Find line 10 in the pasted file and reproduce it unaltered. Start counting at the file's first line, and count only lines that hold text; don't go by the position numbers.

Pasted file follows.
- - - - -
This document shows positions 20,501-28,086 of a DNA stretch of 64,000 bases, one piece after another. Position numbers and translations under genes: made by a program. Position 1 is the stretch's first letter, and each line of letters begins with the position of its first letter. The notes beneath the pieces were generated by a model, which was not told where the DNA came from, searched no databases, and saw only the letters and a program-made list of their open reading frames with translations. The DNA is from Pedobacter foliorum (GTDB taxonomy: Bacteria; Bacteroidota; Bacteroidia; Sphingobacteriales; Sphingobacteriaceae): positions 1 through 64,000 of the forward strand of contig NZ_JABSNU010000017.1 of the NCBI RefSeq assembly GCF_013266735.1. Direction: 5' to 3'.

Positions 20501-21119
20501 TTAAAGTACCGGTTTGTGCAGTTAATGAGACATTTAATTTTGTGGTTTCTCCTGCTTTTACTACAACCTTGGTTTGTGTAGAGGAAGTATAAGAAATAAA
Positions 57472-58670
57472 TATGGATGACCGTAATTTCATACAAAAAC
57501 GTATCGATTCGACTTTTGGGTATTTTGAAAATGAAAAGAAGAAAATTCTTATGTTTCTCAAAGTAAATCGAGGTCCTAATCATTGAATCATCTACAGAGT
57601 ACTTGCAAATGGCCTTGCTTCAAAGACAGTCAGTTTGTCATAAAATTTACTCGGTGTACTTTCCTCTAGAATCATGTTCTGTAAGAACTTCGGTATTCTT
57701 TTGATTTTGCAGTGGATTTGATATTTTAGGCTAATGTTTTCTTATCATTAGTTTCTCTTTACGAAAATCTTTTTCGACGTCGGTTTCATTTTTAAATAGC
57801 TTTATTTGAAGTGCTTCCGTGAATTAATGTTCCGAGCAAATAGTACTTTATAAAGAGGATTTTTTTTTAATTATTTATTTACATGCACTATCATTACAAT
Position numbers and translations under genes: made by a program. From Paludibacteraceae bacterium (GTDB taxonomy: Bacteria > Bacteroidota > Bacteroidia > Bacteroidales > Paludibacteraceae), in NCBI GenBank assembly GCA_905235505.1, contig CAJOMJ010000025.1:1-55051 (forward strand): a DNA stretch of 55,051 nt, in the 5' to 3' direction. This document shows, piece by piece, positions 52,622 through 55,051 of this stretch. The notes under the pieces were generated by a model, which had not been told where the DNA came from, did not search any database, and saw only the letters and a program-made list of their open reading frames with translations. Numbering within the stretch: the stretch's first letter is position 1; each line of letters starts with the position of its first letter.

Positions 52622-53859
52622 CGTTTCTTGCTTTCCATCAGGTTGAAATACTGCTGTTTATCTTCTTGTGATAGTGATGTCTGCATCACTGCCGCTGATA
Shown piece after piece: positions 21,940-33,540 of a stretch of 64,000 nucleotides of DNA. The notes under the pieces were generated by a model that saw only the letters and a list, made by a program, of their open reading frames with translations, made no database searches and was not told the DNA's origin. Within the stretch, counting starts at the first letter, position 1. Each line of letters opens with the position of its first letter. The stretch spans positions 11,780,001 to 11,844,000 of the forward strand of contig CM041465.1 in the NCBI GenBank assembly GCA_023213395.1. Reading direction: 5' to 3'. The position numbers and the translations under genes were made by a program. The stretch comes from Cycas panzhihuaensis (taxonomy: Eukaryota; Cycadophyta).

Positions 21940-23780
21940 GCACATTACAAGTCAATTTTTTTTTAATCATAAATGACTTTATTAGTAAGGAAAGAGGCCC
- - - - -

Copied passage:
Position numbers and translations under genes: made by a program. From Paludibacteraceae bacterium (GTDB taxonomy: Bacteria > Bacteroidota > Bacteroidia > Bacteroidales > Paludibacteraceae), in NCBI GenBank assembly GCA_905235505.1, contig CAJOMJ010000025.1:1-55051 (forward strand): a DNA stretch of 55,051 nt, in the 5' to 3' direction. This document shows, piece by piece, positions 52,622 through 55,051 of this stretch. The notes under the pieces were generated by a model, which had not been told where the DNA came from, did not search any database, and saw only the letters and a program-made list of their open reading frames with translations. Numbering within the stretch: the stretch's first letter is position 1; each line of letters starts with the position of its first letter.